A lifespan approach extends the concept of “aging” beyond the seemingly-sudden crossover into the golden years, and looks holistically at the needs of people from birth to death. Many challenges of taking care of someone are similar no matter what their age or relationship to the caregiver. Even though older adults form the largest group, over a third of long term care recipients are younger adults or children with disabilities (Weiner & Sullivan, 1999.) Normalization rather than the pathologizing of aging and disability emphasizes inclusion and the realization that the able-bodied are merely temporarily so (disability activists call them “temporarily able-bodied,” or “TABs”). Normalization means confronting the dependency/independence dialectic and shaping supportive social and built environments.

Integration of Medical care, Long Term Care and Public Health

The dominant philosophy in the US is obsessed with what has been termed a medical model of care (Ziemba, Perry, Takahashi, & Algase, 2009). A medical model emphasizes acute care interventions, medical diagnosis, and treatments of medicine and surgeries, most typically administered in doctors’ offices and hospitals. Many miracles of modern medicine are invaluable but the model is inadequate when long term care is needed because of chronic illness or disability. “Nursing home” is what most people think of when they hear the phrase “long term care.” However, there are many alternatives to nursing homes. Universal health care is only a partial solution because is still represents a medical, treatment-based model of care. For long term care, the medical model represents a bias toward institutional care (i.e., traditional nursing home) and lack of autonomy (Wiener & Sullivan, 1999). To signal the change to a social model, disability advocates prefer the term “long term services and supports” (LTSS).

Drum and colleagues (2009) criticized policies and practices around disability that foster isolation and despair. Such policies contribute to excess disability, which is helplessness or inability to perform some activity due to restrictive conditions rather than due to the disability itself. A modern public health approach to disability has evolved from a focus on prevention of disabling injuries to one based on shaping the socio-political and built environment. Policies and attitudes shape the creation of a social environment for inclusion rather than isolation. In turn, key features of the environment such as accessible housing, stores and transportation are fostered. Universal design can facilitate inclusion and social participation for many individuals across society (Steinfeld & Maisel, 2012; Universal Design, 2016). Integrated approaches to transportation such as “Complete Streets” (Smart Growth America, 2017) can promote physical exercise and can benefit not only the elderly, but also pedestrians, parents pushing baby strollers, and adults and children using bicycles or wheelchairs.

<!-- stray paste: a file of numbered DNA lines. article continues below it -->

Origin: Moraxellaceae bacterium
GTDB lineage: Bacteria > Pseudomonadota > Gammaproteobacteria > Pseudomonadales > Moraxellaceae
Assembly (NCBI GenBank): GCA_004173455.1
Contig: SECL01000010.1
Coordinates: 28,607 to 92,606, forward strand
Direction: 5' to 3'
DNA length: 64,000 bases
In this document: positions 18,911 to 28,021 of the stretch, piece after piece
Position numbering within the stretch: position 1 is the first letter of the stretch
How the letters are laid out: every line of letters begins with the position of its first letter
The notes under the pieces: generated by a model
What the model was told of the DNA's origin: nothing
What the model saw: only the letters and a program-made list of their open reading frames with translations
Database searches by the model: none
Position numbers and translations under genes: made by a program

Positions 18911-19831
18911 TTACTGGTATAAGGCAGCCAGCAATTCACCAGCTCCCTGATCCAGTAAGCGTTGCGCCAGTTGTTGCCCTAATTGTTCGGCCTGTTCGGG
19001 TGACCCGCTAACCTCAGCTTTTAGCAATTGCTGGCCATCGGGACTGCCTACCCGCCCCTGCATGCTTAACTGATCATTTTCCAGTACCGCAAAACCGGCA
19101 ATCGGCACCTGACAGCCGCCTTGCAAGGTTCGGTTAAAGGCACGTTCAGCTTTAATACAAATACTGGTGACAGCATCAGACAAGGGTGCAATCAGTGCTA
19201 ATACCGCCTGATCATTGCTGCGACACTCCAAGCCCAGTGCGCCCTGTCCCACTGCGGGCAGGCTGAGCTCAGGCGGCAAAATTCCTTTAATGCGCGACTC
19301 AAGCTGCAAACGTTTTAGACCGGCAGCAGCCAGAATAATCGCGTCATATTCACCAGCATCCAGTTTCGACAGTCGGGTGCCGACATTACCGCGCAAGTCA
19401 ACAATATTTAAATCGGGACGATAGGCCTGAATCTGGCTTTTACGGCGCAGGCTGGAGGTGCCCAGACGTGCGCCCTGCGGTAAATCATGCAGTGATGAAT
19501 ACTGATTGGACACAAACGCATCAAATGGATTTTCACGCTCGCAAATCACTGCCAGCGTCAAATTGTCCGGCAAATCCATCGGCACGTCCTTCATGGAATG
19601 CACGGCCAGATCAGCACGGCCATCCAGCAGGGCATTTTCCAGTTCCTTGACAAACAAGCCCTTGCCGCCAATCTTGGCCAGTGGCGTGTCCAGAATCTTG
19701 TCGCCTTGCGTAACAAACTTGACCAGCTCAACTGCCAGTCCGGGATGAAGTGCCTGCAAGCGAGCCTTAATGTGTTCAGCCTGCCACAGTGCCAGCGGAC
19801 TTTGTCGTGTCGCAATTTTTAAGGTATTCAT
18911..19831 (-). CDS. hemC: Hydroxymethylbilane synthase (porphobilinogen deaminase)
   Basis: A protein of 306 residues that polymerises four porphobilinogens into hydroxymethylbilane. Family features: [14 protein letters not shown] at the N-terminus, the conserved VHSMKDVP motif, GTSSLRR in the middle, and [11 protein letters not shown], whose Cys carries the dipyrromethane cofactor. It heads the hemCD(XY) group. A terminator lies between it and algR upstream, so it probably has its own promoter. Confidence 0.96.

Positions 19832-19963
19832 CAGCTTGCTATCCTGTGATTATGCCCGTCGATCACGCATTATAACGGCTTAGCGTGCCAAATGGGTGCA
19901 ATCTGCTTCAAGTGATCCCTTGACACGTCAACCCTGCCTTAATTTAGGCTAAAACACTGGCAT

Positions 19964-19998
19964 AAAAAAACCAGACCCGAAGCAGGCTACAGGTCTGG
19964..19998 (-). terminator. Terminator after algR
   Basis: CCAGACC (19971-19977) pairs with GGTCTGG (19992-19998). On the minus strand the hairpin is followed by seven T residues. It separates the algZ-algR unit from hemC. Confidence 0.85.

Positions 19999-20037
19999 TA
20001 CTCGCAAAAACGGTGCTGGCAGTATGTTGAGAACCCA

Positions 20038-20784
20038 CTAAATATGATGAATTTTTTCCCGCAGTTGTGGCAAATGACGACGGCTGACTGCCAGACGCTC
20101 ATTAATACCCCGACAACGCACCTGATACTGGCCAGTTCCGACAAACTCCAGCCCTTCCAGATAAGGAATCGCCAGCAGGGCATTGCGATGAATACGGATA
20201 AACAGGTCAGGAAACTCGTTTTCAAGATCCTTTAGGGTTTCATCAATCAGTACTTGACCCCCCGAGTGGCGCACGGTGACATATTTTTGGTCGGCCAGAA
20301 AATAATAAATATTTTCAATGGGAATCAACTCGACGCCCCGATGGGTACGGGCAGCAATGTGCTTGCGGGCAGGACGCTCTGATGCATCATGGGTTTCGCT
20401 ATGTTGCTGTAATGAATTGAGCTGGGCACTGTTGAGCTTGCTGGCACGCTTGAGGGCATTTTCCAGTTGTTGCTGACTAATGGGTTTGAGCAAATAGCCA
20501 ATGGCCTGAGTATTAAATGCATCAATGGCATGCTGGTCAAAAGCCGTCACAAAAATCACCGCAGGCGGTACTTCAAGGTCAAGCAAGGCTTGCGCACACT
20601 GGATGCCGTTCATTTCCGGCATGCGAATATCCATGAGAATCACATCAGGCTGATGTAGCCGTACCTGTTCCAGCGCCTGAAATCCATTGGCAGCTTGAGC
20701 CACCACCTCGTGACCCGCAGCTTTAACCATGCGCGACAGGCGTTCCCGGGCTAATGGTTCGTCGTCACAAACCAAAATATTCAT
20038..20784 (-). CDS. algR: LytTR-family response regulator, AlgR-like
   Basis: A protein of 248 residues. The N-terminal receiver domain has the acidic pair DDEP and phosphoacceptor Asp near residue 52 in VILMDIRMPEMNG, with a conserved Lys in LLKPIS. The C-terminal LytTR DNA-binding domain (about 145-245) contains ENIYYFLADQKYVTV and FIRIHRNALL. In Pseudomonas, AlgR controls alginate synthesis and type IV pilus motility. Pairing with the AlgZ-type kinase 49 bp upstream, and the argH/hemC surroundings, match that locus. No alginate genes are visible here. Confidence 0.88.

Aging services have already benefitted from social movements to improve the lives of people with disabilities of younger age. The Individuals with Disabilities Education Act of 1990 updated earlier laws to guarantee education to children with disabilities. The Americans with Disabilities Act of 1990, more widely known for its impact on inclusion and accessibility in the workplace, formed the basis for the landmark Olmstead decision which compelled states to provide people eligible for Medicaid funded LTSS the choice to receive services in the home, rather than the previously existing default of nursing homes.

Housing and Bringing It All Home

Frequently, the question of how to provide or access care for older adults is inseparable from where to live. For the most part, older adults are loath to leave their homes, and prefer to “age-in-place” (Lerner, 2016). But this lifestyle might get increasingly risky or impractical, signaling a move or an increase in home support to get LTSS. Since the 1970s the aging industry has been flummoxed about labels and laws governing alternative residential options to nursing homes (Palmer, 1983). While numerous alternatives have evolved, the panoply is so confusing that few consumers and families have trouble navigating the system of independent care, housing with services, adult foster care, homes for the aged, life care continuum, and the bewildering variations on the theme of assisted living (Ziemba et al., 2009). Better definitions that clarify the differences among options are needed while blending the best of medical and social models. The unifying framework would facilitate access to both medical and long term supports and services.